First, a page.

Liverpool City Council (LCC) has appointed Eunomia, the Centre for Sustainable Energy (CSE) and independent experts Sarah Toy and Jess Read to develop a roadmap for the city to achieve net zero carbon emissions by 2030.
Liverpool City joined 277 local authorities in declaring a climate emergency in 2019 and the city has already reduced its greenhouse gas emissions by an amount equivalent to 840,000 tonnes of carbon dioxide since 2005. The city’s net zero ambitions are also clear in policies such as its air quality plan, which encourages active travel and introduces hydrogen buses. The city energy plans, delivered working with city region partners, include developing Europe’s largest tidal power project, and tripling the energy generated by offshore wind.
Continuing its progress towards decarbonisation, LCC commissioned Eunomia and its partners to develop a new Low Carbon Route Map to Zero for the city. The analysis will examine the technical feasibility of interventions that can eliminate emissions from all sources, including biodiversity, housing, transport, energy, business, industry, natural resources, and waste. It will also examine how local resilience can be developed, including building a green economy that will enable the city to recover more quickly from COVID-19.
The roadmap will integrate the overarching strategy set by LCC and will offer a variety of options for reaching the net zero goal. The project will include extensive stakeholder engagement to identify practical actions to influence and accelerate decarbonisation. The focus is on clear implementable actions that can be taken by the council and other members of civic society.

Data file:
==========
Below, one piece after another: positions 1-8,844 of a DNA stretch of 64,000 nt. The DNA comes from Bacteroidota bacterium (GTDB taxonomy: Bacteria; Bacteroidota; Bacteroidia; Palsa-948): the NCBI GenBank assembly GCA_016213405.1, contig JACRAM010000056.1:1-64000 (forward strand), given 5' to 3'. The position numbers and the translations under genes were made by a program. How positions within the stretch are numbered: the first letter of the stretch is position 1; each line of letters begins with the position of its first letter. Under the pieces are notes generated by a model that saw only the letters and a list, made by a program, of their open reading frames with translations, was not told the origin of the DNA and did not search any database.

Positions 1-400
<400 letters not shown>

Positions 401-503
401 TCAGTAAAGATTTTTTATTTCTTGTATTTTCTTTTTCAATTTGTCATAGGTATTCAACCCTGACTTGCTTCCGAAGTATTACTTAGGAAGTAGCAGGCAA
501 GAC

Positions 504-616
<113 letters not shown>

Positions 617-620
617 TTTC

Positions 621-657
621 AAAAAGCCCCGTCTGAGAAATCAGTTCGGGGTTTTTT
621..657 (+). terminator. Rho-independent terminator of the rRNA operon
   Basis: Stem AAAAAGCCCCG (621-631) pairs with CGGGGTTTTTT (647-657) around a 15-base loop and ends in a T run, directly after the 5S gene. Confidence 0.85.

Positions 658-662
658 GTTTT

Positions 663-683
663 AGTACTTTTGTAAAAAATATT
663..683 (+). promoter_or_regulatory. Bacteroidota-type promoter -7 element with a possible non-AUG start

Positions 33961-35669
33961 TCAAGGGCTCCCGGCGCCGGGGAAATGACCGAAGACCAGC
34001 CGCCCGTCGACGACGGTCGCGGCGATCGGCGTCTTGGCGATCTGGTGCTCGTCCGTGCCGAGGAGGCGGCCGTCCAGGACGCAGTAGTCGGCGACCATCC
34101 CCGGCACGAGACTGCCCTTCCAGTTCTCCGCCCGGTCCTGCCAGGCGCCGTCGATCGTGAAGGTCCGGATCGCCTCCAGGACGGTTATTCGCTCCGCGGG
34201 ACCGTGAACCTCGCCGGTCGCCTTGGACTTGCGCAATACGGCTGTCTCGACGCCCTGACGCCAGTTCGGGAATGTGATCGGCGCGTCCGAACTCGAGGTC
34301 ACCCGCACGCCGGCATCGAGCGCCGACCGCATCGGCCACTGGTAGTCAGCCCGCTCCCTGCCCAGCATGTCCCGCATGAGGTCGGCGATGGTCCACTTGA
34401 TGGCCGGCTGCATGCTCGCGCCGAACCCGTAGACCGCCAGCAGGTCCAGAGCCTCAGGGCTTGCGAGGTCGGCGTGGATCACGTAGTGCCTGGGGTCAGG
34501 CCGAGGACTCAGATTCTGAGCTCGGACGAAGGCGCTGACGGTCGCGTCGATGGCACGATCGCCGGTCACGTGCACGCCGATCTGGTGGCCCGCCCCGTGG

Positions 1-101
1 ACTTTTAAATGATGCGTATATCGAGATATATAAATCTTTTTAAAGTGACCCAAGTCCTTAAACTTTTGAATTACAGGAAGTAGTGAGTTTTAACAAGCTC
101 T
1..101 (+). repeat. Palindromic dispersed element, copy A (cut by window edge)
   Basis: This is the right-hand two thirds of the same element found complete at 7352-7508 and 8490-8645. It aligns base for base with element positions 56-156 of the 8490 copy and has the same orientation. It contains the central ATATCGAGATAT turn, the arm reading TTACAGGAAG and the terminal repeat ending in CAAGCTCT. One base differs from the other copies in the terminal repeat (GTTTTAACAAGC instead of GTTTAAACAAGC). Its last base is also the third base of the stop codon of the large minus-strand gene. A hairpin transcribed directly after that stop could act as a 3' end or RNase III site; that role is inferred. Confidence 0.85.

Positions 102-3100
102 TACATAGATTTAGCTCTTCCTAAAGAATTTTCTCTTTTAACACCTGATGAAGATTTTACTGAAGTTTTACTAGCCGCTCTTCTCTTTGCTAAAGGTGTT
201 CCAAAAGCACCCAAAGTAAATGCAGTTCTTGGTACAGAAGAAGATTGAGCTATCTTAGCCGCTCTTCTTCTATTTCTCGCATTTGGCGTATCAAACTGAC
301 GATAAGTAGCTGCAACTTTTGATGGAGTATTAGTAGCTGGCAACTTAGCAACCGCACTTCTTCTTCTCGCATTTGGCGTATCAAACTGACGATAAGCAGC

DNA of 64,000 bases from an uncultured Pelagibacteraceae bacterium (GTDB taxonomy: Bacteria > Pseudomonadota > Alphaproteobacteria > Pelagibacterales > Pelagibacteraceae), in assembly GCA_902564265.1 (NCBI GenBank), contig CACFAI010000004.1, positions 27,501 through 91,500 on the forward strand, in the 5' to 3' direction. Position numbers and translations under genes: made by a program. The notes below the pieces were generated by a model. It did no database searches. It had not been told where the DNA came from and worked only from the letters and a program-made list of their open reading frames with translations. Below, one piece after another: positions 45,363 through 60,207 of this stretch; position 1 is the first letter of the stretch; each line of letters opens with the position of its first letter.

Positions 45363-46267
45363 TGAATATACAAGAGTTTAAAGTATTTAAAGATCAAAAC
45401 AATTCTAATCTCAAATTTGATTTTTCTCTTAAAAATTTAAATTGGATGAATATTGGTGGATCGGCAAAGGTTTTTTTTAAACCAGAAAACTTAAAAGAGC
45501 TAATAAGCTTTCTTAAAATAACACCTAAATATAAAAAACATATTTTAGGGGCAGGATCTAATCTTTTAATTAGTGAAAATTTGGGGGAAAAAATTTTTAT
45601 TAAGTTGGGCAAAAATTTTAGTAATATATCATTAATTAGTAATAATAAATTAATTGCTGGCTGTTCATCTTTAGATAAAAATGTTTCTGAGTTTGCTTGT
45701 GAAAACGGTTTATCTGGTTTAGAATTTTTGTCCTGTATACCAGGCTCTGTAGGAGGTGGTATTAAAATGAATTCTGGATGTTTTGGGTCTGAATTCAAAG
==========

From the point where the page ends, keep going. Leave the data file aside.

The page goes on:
Cllr Laura Robertson-Collins, Liverpool City Council’s Cabinet Member for Environment & Sustainability at LCC says: “Liverpool City Council committed to reaching net zero carbon by 2030 in our “Declaration on Climate Emergency” in July 2019.
“We are very pleased to be working with Eunomia on this and this will help ensure expert support for our work to reach this very demanding and essential target.
“Our commitment to carbon reduction is a crucial part of the council’s work supporting our natural environment and improving bio-diversity, improving air quality and active transport, and making Liverpool’s buildings more energy efficient.”
Alex Massie, Climate and Ecological Emergency lead at Eunomia, who is directing the project, said: “Liverpool City Council has already supported significant decarbonisation in the city over recent years, but after the ‘easy wins’ are tackled it becomes more difficult to find the necessary big carbon savings to reach net zero. We’re looking forward to supporting them in developing a plan that identifies further areas for practical action so the city reach the net zero goal by 2030.”
“At a time of economic challenge due to COVID-19, net zero action provides an opportunity to reshape and regrow the local economy. There are also opportunities to build upon the increased interconnectedness of local communities to take forward actions. We will be working with the council to make the most of these opportunities, ensuring they are at the heart of the plan.”
LCC joins a growing list of local authorities and organisations that Eunomia is helping plan their transition to net zero. This includes Bristol City Council, London Borough of Redbridge, and the Environment Agency.
Picture courtesy of Liverpool City Council.